Campbell River Mayor Andy Adams and North Island MLA Claire Trevena (centre) were among the ribbon cutters at the official opening new Kidney Care Clinic at the Campbell River Hospital on March 11, 2020. Photo by Alistair Taylor - Campbell River Mirror

New Kidney Care Clinic officially opened in Campbell River Hospital

North Islanders no longer have to travel to Nanaimo to see a specialist or wait for travelling team

North and Central Island residents living with kidney disease now have access to integrated, specialized care closer to home, thanks to a new kidney care clinic at the North Island Hospital in Campbell River.

The clinic, funded by BC Renal and operated by Island Health, officially opened on Jan. 6, 2020, to support people living with kidney disease but who do not require dialysis or post-transplant care.

“March is National Kidney Month, so it is particularly appropriate that we recognize the excellent work being done here in Campbell River to support improved kidney health,” said Claire Trevena, MLA for North Island. “This is an excellent resource for the people of the North Island living with kidney disease.”

In the past, North Island residents had to travel to Nanaimo to see a kidney specialist or wait for travelling care teams to visit Campbell River or the Comox Valley. Now they have access to a new kidney care team that includes nurses, a dietitian, social worker and pharmacy technician.

“It’s excellent to see care provided in a way that works best for the patient, as we work on developing a health system that truly meets the needs of patients, where they are in the community, at home,” said Adrian Dix, Minister of Health. “By reducing the burden of travel for patients on the North Island, we’re helping them be empowered with their health to address the challenges of living with kidney disease.”

The clinic, located in the hospital’s wellness centre, operates from Monday to Friday. Kidney specialists, called nephrologists, will visit weekly.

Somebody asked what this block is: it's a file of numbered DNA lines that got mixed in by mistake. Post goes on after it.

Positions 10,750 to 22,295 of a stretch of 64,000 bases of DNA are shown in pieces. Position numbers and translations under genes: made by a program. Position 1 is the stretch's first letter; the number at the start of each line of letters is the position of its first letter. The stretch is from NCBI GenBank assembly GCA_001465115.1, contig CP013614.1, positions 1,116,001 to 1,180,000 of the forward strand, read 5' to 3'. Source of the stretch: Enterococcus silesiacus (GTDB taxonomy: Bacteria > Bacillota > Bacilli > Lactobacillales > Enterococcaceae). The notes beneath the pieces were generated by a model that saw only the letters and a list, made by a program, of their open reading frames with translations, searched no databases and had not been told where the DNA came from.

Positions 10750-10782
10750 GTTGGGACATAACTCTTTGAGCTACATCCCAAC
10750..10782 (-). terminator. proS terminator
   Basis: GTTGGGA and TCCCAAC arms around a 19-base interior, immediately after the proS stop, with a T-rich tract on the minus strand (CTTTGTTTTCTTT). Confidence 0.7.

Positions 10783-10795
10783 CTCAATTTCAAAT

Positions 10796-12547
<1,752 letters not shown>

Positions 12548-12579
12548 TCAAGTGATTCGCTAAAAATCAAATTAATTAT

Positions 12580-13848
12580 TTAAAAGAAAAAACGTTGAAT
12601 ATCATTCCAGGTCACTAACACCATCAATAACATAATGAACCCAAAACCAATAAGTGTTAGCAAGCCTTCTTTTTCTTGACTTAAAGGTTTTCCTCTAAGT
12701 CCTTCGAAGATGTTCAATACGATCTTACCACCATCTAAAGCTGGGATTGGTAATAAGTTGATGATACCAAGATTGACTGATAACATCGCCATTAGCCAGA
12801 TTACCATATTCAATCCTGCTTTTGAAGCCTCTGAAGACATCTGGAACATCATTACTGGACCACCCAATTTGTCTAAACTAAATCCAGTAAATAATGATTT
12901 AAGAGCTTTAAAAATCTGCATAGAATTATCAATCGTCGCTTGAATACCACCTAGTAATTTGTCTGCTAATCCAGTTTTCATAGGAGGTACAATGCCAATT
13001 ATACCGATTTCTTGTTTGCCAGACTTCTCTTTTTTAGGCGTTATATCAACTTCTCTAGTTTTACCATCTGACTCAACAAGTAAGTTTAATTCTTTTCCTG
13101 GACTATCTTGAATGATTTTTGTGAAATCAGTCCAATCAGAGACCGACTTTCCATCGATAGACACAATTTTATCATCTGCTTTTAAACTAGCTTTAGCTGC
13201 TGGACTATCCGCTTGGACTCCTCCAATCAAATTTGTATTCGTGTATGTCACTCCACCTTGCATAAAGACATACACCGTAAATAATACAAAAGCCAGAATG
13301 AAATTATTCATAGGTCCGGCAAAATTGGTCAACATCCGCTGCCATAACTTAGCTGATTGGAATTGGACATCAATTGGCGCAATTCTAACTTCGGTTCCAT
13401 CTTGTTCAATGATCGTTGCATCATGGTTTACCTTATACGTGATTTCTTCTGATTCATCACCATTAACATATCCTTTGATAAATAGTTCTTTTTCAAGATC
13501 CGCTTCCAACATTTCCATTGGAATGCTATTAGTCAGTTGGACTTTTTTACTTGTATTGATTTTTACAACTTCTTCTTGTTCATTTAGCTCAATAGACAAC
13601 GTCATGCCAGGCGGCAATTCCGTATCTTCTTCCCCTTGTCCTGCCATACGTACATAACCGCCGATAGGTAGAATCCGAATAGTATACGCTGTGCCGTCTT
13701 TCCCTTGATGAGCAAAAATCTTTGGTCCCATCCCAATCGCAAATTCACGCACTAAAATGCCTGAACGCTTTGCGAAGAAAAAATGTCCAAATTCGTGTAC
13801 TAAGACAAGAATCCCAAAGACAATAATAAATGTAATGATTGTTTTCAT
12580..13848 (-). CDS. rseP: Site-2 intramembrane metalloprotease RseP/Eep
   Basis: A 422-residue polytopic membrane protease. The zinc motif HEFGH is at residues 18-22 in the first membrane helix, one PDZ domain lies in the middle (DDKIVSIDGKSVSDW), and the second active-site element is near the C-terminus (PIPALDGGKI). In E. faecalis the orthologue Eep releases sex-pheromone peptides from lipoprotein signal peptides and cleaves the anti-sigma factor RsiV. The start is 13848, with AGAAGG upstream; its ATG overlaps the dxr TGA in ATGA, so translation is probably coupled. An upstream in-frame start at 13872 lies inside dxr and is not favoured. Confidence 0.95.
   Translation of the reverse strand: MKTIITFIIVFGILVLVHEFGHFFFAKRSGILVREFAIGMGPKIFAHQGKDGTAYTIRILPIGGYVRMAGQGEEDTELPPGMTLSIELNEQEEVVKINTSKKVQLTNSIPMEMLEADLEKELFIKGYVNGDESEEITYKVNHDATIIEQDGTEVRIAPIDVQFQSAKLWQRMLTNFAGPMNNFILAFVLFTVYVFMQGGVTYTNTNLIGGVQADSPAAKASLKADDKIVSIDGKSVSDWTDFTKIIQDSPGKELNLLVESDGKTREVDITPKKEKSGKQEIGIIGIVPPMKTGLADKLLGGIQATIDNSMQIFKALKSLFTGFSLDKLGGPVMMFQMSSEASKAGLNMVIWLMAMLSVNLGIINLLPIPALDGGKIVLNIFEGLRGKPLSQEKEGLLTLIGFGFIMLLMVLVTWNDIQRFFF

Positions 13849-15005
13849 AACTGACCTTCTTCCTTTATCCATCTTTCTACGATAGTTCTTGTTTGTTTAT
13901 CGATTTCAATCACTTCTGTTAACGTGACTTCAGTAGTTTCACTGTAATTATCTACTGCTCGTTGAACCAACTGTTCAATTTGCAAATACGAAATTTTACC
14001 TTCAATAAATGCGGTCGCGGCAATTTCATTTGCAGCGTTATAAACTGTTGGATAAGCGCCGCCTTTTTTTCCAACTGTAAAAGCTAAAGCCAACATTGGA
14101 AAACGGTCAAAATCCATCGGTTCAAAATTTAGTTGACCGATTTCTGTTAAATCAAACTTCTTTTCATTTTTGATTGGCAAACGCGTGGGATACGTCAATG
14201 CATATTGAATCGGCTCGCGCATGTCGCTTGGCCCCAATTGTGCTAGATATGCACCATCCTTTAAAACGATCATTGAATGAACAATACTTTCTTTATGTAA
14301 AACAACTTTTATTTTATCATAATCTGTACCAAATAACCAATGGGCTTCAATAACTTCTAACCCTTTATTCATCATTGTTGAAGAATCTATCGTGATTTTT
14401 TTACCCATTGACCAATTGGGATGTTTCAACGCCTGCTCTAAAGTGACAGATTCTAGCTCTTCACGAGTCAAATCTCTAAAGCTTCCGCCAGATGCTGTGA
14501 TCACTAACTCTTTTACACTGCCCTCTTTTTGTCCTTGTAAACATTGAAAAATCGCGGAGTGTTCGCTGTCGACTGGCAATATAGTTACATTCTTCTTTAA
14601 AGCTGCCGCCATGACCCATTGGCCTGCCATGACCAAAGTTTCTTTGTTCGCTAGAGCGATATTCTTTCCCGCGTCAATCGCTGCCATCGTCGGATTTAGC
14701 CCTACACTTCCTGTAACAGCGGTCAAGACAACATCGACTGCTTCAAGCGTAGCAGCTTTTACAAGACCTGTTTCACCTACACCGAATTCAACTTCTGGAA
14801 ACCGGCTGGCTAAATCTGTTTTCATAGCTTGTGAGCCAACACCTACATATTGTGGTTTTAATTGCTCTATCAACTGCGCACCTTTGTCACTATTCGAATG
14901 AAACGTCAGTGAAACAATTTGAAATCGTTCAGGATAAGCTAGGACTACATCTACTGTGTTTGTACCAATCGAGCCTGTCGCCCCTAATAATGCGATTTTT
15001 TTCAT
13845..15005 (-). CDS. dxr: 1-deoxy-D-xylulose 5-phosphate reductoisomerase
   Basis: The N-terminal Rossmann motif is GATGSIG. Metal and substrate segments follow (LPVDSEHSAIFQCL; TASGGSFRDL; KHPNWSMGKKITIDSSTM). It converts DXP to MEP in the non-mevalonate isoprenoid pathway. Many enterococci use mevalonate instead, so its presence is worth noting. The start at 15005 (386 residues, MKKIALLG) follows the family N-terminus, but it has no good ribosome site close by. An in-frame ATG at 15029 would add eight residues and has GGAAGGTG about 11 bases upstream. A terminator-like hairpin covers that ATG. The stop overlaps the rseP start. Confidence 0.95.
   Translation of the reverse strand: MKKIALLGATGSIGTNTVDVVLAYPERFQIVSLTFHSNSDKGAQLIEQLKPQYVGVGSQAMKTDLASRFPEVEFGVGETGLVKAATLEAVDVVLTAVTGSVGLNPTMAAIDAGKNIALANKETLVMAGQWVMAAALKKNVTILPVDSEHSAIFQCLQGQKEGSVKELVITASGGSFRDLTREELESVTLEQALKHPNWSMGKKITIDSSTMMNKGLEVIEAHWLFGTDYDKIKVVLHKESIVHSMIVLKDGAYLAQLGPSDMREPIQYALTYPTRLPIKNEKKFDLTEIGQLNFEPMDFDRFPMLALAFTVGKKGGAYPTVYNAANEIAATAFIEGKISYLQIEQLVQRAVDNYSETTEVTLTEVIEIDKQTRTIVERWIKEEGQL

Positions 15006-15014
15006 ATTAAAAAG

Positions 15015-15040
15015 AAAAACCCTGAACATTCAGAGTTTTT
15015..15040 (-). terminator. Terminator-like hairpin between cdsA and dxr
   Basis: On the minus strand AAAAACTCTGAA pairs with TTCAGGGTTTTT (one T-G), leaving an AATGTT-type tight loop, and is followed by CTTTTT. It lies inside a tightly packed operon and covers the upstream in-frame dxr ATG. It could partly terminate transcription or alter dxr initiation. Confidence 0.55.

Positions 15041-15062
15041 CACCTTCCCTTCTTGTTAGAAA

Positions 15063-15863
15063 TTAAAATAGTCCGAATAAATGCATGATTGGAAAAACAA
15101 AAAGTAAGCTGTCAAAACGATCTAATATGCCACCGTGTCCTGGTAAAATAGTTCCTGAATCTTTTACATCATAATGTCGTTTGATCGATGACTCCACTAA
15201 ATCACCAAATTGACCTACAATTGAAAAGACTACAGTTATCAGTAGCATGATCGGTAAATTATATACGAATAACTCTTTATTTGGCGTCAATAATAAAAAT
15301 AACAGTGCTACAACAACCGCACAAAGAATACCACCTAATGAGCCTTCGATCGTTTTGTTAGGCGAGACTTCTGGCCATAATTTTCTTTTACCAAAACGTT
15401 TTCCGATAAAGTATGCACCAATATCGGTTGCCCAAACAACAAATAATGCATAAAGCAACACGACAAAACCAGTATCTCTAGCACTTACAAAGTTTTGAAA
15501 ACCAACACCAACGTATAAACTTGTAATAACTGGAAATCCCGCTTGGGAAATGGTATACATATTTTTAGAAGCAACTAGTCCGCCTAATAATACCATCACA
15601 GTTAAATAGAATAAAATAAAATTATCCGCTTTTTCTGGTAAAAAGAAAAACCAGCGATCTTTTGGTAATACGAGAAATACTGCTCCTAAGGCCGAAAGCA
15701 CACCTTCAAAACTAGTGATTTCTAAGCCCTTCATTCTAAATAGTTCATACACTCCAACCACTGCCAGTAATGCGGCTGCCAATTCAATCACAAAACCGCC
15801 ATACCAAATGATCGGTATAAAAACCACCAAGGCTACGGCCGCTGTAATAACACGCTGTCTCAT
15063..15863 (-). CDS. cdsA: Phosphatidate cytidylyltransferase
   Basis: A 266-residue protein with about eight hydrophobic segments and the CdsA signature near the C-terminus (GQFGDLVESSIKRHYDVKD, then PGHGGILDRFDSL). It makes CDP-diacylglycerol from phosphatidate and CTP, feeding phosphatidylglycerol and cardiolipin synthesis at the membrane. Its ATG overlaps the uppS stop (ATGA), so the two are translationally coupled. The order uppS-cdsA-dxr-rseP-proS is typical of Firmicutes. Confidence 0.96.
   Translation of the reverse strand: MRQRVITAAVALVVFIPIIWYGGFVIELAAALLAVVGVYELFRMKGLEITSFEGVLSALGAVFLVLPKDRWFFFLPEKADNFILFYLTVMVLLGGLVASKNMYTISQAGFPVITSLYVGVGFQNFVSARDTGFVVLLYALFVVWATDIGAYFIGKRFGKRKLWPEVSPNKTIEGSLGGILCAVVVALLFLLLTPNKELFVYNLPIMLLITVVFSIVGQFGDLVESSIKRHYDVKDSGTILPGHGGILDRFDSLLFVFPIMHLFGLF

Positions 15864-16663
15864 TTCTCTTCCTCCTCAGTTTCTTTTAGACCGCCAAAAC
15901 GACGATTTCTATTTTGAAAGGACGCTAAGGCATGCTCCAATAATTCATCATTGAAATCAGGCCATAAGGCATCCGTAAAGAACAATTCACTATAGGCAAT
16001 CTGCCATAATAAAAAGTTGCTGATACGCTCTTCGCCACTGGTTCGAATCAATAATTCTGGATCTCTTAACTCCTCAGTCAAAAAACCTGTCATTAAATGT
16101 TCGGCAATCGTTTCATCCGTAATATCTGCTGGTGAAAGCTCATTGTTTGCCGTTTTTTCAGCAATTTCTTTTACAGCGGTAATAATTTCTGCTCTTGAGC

“Research clearly shows that early identification and treatment can slow or even stop progression of kidney disease through changes to lifestyle and diet, as well as medications. The more involved a person is in his or her own care, the better the results,” said Dr. Adeera Levin, executive director, BC Renal.

The Campbell River kidney care clinic, which is the third such clinic in Island Health, provides patients with expert education, counselling and support with things like diet, medication and other important factors that influence overall health and disease progression. Approximately 250 patients benefited when their care was moved to the new clinic. Future patients will be referred by their nephrologist.

“The goals of the clinic are to provide information and support for people with advanced or quickly progressing kidney disease,” said Teresa Backx, manager of Renal Services, Island Health. “The clinic promotes patients being involved in their care and has an emphasis on self-management. Patient visits don’t always need to include a nephrologist, but they can work with the rest of our care team to slow progression of their illness or prepare them for treatment options if required. This clinic will deliver care closer to home, which is really important.

“Once they begin receiving care, patients want to visit the clinics. Making it easier for patients in this region to access a kidney care clinic is a real benefit to them and their families.”

Visiting clinics, with travelling practitioners from Nanaimo, will continue to be held in the Comox Valley.

Walter Podovsky, Comox Valley patient, said “The people in Nanaimo are wonderful, but it’s that much farther to travel. It will be great to have the clinic in Campbell River. I’m sure it will be well used.”

Healthcare

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